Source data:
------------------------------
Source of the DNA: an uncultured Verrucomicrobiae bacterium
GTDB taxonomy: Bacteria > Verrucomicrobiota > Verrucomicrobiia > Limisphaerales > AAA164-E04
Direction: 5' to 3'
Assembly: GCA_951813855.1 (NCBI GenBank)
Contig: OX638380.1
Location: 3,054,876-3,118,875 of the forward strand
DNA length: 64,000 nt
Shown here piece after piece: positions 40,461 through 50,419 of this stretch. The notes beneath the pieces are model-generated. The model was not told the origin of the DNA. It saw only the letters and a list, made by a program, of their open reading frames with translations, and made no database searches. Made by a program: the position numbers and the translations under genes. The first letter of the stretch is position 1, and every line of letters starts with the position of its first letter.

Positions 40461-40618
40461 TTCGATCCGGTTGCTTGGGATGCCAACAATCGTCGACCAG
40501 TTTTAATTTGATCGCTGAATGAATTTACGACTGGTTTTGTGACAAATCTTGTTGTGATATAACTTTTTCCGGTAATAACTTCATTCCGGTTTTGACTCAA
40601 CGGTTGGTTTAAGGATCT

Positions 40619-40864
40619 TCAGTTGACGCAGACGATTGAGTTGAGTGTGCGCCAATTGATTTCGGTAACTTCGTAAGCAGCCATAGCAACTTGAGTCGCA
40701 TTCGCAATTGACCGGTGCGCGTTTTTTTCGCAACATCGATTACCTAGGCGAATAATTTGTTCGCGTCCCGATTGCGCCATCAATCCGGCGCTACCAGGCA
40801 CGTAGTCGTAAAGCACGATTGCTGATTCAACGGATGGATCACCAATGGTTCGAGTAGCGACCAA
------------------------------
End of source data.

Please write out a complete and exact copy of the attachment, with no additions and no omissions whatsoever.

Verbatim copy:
Source of the DNA: an uncultured Verrucomicrobiae bacterium
GTDB taxonomy: Bacteria > Verrucomicrobiota > Verrucomicrobiia > Limisphaerales > AAA164-E04
Direction: 5' to 3'
Assembly: GCA_951813855.1 (NCBI GenBank)
Contig: OX638380.1
Location: 3,054,876-3,118,875 of the forward strand
DNA length: 64,000 nt
Shown here piece after piece: positions 40,461 through 50,419 of this stretch. The notes beneath the pieces are model-generated. The model was not told the origin of the DNA. It saw only the letters and a list, made by a program, of their open reading frames with translations, and made no database searches. Made by a program: the position numbers and the translations under genes. The first letter of the stretch is position 1, and every line of letters starts with the position of its first letter.

Positions 40461-40618
40461 TTCGATCCGGTTGCTTGGGATGCCAACAATCGTCGACCAG
40501 TTTTAATTTGATCGCTGAATGAATTTACGACTGGTTTTGTGACAAATCTTGTTGTGATATAACTTTTTCCGGTAATAACTTCATTCCGGTTTTGACTCAA
40601 CGGTTGGTTTAAGGATCT

Positions 40619-40864
40619 TCAGTTGACGCAGACGATTGAGTTGAGTGTGCGCCAATTGATTTCGGTAACTTCGTAAGCAGCCATAGCAACTTGAGTCGCA
40701 TTCGCAATTGACCGGTGCGCGTTTTTTTCGCAACATCGATTACCTAGGCGAATAATTTGTTCGCGTCCCGATTGCGCCATCAATCCGGCGCTACCAGGCA
40801 CGTAGTCGTAAAGCACGATTGCTGATTCAACGGATGGATCACCAATGGTTCGAGTAGCGACCAA